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Why being on a board is good for your career: A Professional Networking Event
Fiona Hathorn, Managing Director of Women on Boards joined us as at our fifth SHSK Society Professional Networking Event in London.
Fiona Hathorn, Managing Director of Women on Boards joined us as guest speaker for our fifth SHSK Society Professional Networking Event in London. Alumnae and current St Helen’s mums at various stages of their careers gathered at our fabulous venue in the City. The theme for the evening was ‘Why being on a board is good for your career’.
Fiona is CEO of Women on Boards UK and a Patron of the Charity Fight for Sight. She is a former investment director for Old Mutual Asset Management and Hill Samuel Asset Management. Alongside running Women on Boards UK Fiona advises the stockbroker Peel Hunt and is a Judge for the Non-Executive Director Awards, sponsored by The Sunday Times.
With her vast breadth of experience Fiona ably advised the gathered audience during her talk: ‘The 7 Reasons why being on a board is good for your career’. Fiona explained that adding a board or committee appointment to your CV is a sure way of drawing attention and validating your capabilities, whilst catapulting your career up the ladder of success. Individuals that join boards - even of very small organisations - are able to use their experience and technical skills to influence an organisation, whilst at the same time gaining exposure to a wide range of issues from the perspective of a director and building confidence, expertise and networks.
Some of the misconceptions surrounding board membership were dismissed during the evening. Fiona explained that we shouldn’t just think of board membership as being linked to a top FTSE company; just as much experience can be gained by joining a local community group or charity as a trustee or in an advisory capacity. She also stressed that you are never too young to join a board. Fiona herself was sitting on a board by her early twenties.
Each of the 7 reasons were explored during the evening:
It will give you a point of difference on your CV which will make you a stand out candidate when applying for a new role or promotion.
You will gain knowledge on the industry by being exposed to a diverse range of issues from the perspective of a board member. Fiona gave an example of a student at university who sat on the board of a college sports society. The range of transferable skills and knowledge gained was vast.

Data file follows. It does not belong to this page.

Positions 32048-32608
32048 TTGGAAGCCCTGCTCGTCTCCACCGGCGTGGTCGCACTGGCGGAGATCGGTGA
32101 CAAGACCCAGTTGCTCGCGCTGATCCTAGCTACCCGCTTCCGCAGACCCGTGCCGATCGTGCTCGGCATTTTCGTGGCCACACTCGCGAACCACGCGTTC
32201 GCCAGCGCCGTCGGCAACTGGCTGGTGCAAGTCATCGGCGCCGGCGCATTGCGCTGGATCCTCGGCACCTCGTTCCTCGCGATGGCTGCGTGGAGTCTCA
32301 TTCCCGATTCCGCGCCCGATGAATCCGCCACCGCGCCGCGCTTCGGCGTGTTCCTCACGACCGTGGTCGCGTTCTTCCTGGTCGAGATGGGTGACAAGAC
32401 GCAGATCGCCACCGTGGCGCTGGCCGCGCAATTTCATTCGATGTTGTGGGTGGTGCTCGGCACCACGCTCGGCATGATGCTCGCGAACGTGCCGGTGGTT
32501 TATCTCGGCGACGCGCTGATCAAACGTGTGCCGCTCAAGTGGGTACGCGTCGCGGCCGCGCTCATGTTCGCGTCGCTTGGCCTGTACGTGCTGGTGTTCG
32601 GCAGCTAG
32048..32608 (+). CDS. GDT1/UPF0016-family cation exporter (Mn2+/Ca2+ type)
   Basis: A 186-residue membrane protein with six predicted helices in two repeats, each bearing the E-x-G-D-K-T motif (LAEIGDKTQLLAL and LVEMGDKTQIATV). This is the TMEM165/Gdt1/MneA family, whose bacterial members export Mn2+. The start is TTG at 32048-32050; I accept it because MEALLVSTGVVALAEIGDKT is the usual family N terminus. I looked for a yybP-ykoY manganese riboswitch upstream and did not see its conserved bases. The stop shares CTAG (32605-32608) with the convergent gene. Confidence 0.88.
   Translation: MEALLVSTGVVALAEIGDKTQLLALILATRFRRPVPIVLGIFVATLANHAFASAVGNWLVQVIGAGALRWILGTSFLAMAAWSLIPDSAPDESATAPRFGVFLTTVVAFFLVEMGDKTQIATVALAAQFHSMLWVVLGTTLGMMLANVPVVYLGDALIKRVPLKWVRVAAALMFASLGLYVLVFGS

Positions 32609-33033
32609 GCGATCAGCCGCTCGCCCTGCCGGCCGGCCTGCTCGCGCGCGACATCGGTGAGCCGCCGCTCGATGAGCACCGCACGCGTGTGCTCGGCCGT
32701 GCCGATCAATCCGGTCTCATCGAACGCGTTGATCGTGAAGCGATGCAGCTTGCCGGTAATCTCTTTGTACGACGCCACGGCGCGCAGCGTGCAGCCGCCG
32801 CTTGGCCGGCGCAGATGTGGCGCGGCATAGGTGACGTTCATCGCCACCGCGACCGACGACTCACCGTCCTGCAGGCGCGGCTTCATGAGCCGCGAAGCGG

This in turn, builds leadership skills and expertise.
Joining a board indicates to management or clients that you are interested and engaged in your community at a leadership level.
If you need to take a career break at any stage, a directorship can give you continuity on your CV. It will help you maintain professional contacts and could provide you with the confidence to re-enter the workforce more easily after a significant break.
Directorships improve career resilience and provide strategic understanding of workforce dynamics
It gives you the chance to explore the idea of a post-executive board career
A lively Q&A session followed with Old Girls clearly want to know more about the practicalities of board membership. When asked how much time commitment was required to be a fully engaged board member, Fiona explained that it varies hugely. It could be around 40 days a year for a FTSE company, 12 for the NHS, 8 for a charity, but mostly, meetings are held in the evening. She explained that whilst it is a time commitment, if you want to do it you will find the time. ‘Women run marathons and find the time to train so this should not deter you!’
A show of hands in the room indicated that quite a few of our Old Girls are already on boards. During the subsequent networking session it was clear that others would consider joining a board in the near future. Our Old Girls found the evening very useful:
‘A very inspiring speaker, I have been telling everyone I have met since then all about it. Was very nice to reconnect with St Helen’s again’